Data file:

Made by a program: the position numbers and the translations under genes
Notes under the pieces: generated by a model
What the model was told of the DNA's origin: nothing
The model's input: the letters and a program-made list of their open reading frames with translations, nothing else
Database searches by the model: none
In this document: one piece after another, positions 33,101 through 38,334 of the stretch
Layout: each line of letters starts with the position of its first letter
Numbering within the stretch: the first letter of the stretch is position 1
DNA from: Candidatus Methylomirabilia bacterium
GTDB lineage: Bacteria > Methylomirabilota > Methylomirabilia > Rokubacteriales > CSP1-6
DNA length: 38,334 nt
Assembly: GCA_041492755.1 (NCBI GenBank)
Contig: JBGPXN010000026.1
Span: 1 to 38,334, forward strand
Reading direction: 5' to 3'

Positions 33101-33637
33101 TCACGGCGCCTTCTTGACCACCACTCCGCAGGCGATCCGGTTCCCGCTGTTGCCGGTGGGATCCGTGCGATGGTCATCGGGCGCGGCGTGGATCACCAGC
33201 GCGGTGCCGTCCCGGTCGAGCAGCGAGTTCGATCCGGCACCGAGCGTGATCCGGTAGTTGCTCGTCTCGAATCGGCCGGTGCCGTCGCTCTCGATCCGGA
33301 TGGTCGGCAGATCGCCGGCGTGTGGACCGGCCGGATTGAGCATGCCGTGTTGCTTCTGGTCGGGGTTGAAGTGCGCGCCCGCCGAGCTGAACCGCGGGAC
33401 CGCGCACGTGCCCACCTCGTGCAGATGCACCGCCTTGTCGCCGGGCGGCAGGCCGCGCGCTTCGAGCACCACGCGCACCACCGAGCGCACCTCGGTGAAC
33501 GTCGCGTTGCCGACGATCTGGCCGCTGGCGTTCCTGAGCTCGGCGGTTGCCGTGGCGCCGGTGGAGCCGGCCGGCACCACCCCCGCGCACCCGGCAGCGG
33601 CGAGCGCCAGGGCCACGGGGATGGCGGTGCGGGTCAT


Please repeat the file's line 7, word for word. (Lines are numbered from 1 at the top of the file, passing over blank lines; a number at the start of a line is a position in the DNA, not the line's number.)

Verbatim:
Layout: each line of letters starts with the position of its first letter